A round-up of albums I won’t review

I have a Winamp playlist of albums to consider for review, and it contains 42 hours of music.

I keep forgetting I’m only considering them for review — I don’t actually have to write about them. But there comes a point when you’ve listened to something enough times to develop an opinion about it. They’re not thorough listens, but they leave enough of an impression.

So how about a challenge? Post opinions about albums for which I don’t wish to write reviews? It’s the anti-review review. If that makes any sense.


I wrote a one-sentence review about this album in an earlier post, and it got called out by Keikaku. Ah, the perils of a vague generality.

It’s true that I am not a fan of ASIAN KUNG-FU GENERATION, and Fan Club wouldn’t convince me to join one. At the same, I don’t think AKFG sucks. In fact, Kita Kensuke is one of the finest singers in Japanese rock music, and I like his voice.

But my ears aren’t finely-tuned enough to the nuances of ASIAN KUNG-FU GENERATION’s sound, and I can’t suss out the difference between Fan Club and Sol-fa. I’m left with a vague impression that Fan Club gets a bit more complex than Sol-fa, but I couldn’t pinpoint where.

So, no, I’m not going to review this album.

Boom Boom Satellites, On

This album leaves me all jumpy when I put it on, and there’s no way my mind can relegate it to the background. It’s the kind of work that forces your attention to it, and sometimes, I would like to work subliminally.

So, no, I’m not going to review this album.

hyde, Faith

hyde set too high a bar with Roentgen that his attempts to sound nü metal come across as charlatan.

So, no, I’m not going to review this album.

Remioromen, Horizon

Cut and paste what I said about ASIAN KUNG-FU GENERATION here.

Fujimaki Ryouta is another fine voice, perhaps the closest competitor to Spitz’s Kusano Masamune. There was a time when Remioromen straddled mainstream appeal with an indie rock sense, but now that they’re chart-toppers, the tip to the mainstream has overshadowed any indie rock roots.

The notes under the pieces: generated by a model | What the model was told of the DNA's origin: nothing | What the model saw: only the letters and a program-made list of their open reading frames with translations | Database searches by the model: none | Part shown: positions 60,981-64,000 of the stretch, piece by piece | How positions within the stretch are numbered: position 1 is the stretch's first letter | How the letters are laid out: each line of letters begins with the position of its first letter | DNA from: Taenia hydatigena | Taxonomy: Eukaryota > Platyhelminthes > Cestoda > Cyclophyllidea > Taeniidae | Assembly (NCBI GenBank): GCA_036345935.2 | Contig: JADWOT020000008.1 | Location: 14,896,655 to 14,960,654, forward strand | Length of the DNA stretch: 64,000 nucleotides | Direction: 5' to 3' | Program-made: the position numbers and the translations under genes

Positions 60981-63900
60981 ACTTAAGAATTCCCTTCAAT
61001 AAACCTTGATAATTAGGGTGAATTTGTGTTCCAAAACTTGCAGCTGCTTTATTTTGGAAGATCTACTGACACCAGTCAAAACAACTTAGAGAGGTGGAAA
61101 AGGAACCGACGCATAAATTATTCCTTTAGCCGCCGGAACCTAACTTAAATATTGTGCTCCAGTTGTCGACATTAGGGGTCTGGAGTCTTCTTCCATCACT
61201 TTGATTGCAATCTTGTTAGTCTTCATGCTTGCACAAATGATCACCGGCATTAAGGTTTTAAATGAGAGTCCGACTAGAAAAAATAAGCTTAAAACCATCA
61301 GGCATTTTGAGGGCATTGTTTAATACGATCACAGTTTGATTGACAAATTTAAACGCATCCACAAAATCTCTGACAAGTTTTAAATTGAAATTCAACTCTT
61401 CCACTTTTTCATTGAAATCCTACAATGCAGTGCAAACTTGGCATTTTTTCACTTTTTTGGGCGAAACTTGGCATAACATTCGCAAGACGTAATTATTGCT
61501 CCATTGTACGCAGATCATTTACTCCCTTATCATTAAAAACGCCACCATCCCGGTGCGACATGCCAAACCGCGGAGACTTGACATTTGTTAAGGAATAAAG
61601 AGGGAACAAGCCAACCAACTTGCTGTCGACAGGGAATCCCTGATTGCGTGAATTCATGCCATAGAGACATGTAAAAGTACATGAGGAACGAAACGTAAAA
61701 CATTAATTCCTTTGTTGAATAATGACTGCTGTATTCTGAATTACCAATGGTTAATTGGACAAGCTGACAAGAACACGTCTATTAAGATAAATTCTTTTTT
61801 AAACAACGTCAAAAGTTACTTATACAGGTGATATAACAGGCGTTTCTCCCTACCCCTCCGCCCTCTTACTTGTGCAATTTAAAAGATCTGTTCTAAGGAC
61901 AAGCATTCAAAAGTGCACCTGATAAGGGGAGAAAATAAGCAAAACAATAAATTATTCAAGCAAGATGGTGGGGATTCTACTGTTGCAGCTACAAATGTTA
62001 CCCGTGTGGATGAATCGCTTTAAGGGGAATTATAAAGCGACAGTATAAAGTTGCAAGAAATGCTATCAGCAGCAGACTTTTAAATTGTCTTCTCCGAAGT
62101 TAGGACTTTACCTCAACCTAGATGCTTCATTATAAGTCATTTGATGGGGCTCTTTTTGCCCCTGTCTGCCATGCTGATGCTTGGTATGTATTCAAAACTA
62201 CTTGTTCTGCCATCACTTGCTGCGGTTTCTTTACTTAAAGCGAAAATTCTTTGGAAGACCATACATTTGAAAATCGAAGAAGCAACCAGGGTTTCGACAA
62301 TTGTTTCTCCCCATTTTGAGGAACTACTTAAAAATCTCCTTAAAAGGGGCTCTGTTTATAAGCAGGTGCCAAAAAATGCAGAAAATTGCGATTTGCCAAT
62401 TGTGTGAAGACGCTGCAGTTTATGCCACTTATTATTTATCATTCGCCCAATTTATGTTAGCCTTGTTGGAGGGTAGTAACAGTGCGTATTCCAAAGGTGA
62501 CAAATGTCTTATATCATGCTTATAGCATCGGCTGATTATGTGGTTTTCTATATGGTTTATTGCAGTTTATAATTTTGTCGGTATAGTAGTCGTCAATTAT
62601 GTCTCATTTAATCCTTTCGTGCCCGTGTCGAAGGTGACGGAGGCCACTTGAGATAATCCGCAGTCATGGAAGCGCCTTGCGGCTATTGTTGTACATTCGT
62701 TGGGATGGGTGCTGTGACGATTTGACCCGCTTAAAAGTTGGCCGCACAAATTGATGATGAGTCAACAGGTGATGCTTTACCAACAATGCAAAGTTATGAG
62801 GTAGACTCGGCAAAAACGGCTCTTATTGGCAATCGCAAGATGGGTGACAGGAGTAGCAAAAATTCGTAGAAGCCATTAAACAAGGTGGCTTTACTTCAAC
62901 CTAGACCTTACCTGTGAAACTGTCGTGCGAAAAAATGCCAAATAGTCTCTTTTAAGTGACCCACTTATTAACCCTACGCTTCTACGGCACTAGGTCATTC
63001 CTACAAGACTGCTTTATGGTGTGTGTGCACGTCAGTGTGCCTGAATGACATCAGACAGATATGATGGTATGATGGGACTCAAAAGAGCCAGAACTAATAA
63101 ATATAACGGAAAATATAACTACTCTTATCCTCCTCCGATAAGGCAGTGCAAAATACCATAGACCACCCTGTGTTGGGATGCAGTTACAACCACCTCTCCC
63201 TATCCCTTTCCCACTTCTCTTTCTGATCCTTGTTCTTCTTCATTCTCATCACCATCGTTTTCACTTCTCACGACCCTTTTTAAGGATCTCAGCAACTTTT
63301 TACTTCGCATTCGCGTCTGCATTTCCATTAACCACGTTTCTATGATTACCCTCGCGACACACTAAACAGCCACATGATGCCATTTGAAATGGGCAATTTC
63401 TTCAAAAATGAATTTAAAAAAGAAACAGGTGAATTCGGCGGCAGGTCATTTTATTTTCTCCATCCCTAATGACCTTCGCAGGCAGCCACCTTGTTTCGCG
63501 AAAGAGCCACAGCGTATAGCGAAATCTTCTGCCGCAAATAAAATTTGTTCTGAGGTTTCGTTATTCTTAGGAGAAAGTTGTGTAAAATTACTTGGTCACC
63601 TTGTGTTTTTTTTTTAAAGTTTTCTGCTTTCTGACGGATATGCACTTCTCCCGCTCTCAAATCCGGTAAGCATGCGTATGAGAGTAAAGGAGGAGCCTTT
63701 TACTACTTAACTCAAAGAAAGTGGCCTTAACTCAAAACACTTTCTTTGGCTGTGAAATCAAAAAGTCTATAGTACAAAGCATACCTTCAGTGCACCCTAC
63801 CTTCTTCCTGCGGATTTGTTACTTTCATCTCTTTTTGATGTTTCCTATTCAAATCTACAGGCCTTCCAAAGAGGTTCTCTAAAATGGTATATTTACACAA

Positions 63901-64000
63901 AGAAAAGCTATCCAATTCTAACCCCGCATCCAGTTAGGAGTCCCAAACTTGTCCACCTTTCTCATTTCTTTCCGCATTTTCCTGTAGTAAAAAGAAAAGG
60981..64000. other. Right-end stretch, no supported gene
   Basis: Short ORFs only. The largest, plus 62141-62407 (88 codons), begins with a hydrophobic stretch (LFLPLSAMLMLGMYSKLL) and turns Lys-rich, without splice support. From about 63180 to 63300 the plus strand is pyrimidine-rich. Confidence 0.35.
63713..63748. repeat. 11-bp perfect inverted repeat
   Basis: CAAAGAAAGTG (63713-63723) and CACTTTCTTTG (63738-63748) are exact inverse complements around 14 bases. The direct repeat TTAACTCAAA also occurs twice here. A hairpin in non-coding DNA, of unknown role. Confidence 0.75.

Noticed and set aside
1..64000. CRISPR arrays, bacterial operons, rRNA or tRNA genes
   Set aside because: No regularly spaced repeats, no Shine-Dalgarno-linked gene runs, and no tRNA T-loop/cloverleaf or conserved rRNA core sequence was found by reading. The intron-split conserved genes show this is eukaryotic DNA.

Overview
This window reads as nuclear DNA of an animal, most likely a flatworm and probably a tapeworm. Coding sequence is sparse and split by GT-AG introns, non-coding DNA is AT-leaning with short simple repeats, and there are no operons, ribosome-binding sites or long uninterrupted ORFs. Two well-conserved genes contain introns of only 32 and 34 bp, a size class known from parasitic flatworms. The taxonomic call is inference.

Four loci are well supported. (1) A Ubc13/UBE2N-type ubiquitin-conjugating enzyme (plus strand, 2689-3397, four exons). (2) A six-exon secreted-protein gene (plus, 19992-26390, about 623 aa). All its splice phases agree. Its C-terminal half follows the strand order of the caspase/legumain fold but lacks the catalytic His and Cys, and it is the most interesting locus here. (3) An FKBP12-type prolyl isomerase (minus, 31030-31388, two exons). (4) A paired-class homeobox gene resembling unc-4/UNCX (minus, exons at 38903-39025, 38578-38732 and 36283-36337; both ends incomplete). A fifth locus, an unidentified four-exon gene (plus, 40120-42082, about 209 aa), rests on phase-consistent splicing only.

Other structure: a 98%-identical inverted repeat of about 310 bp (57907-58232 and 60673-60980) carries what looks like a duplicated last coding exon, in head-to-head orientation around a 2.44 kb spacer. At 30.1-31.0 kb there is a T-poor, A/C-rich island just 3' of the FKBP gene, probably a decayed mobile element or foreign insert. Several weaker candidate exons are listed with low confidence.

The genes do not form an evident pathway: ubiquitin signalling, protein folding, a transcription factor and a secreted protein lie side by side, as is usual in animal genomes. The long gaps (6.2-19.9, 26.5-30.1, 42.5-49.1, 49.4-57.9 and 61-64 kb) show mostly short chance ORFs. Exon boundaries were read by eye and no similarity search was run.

So, no, I’m not going to review this album.

Straightener, Dear Deadman

The hooks don’t hook me as immediately as before, despite the fact their arrangements are getting more sophisticated.

So, no, I’m not going to review this album.

The Back Horn, Taiyou no Naka no Seikatsu

The Back Horn can get a bit too overwrought for my taste, and I’ve never really warmed up to them enough to champion their music. This album doesn’t give me much reason to start doing so.

So, no, I’m not going to review this album.

Tsubakiya Shijuuso, Bara to Diamond

This album kind of sucked.

So, no, I don’t need to review this album.

Mark Knopfler and Emmylou Harris, All the Roadrunning

I love Emmylou Harris, and I bought this disc because of her. But it’s really Mark Knopfler’s show, and I’m no fan of Knopfler. Part of me wonders whether I still hold a grudge by that line in Dire Strait’s "Money for Nothing" about "the little faggot with the earring and make-up". But mostly it’s because I can’t stand Knopfler’s voice — there’s nothing to it. Unlike Bob Dylan, whose terribly wheezy voice has a strange appeal, Knopfler is just a mumbling zombie.

So, no, I’m not going to review this album.

The Flaming Lips, At War with the Mystics

This album has an identity crisis — on the one hand, it wants to unshackle itself from the orchestral lushness of The Soft Bulletin and Yoshimi Battles the Pink Robots, and on the other hand, it doesn’t want to lose the listeners who jumped on board for that orchestral lushness. At War with the Mystics is scattershot.

So, no, I don’t need to review this album further.